This is another Guest Post by Kent Lundberg and originally appeared on the Isthmus Group blog. It is reproduced here with Kent’s permission.
Patrick Condon’s new book Seven Rules for Sustainable Communities has extended discussion of “streetcar cities” and their efficient form. Built between 1880 and 1945 the streetcar cities all over North America and Australia became a significant mechanism for urban living and owning one’s own home. The streetcar increased the distance people could travel in 20 minutes from 1.5 km to 6km, thereby opening up significant area of the city for lower density living with convenient access to the city centre. Since the streetcar suburb functions on a combination of walking and relatively slow transport, the design is inherently efficient and affordable. The irony of the story is that while transportation technology has greatly improved since the 1900s, it has not necessarily improved our trips around town:
“Despite great changes in transportation technology between 1800 and 2000, it appears American always spent about 20 minutes on average getting to work- whether by foot, on streetcar, or in modern automobiles.”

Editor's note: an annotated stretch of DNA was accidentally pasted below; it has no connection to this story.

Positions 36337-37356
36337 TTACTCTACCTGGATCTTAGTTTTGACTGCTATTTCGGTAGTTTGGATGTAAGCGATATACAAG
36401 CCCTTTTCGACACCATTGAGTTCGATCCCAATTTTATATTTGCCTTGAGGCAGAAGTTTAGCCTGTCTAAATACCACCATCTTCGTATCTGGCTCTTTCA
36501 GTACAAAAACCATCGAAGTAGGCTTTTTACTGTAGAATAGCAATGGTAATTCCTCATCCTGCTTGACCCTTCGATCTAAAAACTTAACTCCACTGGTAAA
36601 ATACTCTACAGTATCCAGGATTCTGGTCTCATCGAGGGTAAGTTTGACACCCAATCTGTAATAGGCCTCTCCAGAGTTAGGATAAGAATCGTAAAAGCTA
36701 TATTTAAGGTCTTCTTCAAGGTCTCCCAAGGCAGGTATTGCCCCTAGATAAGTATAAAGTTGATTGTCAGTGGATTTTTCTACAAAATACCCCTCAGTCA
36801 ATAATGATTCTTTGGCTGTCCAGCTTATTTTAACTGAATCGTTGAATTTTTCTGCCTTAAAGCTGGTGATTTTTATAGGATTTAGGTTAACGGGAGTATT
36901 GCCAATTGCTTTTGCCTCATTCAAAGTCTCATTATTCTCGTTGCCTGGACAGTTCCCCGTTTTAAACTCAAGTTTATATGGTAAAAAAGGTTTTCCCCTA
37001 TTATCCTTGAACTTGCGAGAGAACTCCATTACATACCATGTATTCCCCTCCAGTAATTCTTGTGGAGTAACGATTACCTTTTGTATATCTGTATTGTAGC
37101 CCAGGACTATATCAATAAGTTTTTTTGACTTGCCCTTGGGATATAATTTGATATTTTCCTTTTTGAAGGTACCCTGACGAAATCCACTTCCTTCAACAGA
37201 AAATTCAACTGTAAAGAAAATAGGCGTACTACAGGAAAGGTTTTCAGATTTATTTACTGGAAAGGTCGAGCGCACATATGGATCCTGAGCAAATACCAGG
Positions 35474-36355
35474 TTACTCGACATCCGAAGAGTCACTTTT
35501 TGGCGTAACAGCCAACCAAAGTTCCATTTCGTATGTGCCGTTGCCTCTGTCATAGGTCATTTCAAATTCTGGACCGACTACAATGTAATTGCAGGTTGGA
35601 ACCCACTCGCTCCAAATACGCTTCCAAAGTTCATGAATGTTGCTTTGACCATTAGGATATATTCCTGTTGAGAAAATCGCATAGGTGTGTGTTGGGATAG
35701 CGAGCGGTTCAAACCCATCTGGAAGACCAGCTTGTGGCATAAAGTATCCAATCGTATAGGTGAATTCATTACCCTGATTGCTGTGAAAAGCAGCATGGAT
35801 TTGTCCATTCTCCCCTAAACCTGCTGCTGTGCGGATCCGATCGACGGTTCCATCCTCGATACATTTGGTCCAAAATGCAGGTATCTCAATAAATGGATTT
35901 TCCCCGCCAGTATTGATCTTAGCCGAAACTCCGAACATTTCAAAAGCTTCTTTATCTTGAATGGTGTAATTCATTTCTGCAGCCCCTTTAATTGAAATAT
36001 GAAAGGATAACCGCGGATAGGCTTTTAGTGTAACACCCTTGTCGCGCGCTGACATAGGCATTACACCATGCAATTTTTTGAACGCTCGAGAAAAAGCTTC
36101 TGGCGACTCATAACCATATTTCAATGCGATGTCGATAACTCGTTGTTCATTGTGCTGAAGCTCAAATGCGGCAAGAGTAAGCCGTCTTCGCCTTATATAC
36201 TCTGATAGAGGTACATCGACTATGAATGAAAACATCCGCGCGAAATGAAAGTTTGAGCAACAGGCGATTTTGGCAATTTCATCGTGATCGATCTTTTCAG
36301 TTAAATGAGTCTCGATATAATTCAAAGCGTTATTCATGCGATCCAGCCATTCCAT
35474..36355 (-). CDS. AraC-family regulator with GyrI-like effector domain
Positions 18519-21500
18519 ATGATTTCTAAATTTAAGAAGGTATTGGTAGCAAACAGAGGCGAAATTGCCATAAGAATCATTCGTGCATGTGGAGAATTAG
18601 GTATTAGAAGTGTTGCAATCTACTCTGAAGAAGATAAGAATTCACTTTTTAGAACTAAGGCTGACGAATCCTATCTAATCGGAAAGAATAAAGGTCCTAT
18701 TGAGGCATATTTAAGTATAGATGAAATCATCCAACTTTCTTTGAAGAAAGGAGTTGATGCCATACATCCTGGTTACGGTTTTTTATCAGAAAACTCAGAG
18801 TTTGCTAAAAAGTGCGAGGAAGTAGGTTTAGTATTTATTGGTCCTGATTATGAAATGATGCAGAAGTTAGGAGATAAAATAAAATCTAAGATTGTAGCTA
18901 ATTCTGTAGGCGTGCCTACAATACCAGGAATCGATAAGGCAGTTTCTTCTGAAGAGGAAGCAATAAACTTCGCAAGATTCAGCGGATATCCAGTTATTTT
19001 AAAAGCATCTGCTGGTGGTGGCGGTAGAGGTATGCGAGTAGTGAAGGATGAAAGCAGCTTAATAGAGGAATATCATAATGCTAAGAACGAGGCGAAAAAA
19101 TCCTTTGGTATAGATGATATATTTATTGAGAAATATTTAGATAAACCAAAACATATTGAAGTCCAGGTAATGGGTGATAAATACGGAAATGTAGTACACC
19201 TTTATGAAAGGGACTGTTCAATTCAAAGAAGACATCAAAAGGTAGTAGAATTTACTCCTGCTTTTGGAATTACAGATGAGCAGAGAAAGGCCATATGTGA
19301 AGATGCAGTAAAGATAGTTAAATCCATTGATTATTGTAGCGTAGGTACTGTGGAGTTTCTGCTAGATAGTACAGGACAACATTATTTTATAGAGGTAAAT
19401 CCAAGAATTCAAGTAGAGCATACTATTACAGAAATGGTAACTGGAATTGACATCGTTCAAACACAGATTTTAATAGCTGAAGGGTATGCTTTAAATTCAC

Understanding streetcar cities is crucial to understanding the city’s DNA Condon argues.
“[The streetcar] pattern still constitutes the very bones of our cities—even now, when most of the streetcars are gone. To ignore the fundamental architecture when retrofitting our urban regions will fail. It is like expecting pigs to fly or bad soil to grow rich crops.”
Taking a look at Auckland it is intriguing to compare the fundamental metrics associated with streetcar cities and how they compare to other streetcar cities. Here is a screenshot of the historic tramlines in Auckland. For reference the Dominion Road line is about 5 kms long. Assuming a modest transport speed of 15 km per hour, the longest CBD commute would be about 20 minutes- comparable or perhaps quicker than today’s trip by car.
The pedestrian nature of the streetcar city is also revealed in examining the distances required to reach the tramline. The accepted standard of 400m for people’s willingness to walk to transit, is the typical yardstick of streetcar subdivisions. This can be seen across newer western cities from Vancouver and Seattle to Brisbane and Melbourne. Once you consider this pattern suddenly central Auckland starts making sense.
Beyond the neigbourhood level, let’s take a look at the 400m catchment city-wide. Here is an image that shows a 400m distance from former tram lines. The metric works almost perfectly with few holes and even less overlap (redundancy).
Understanding our streetcar city is critical to informing our land use and transportation decisions.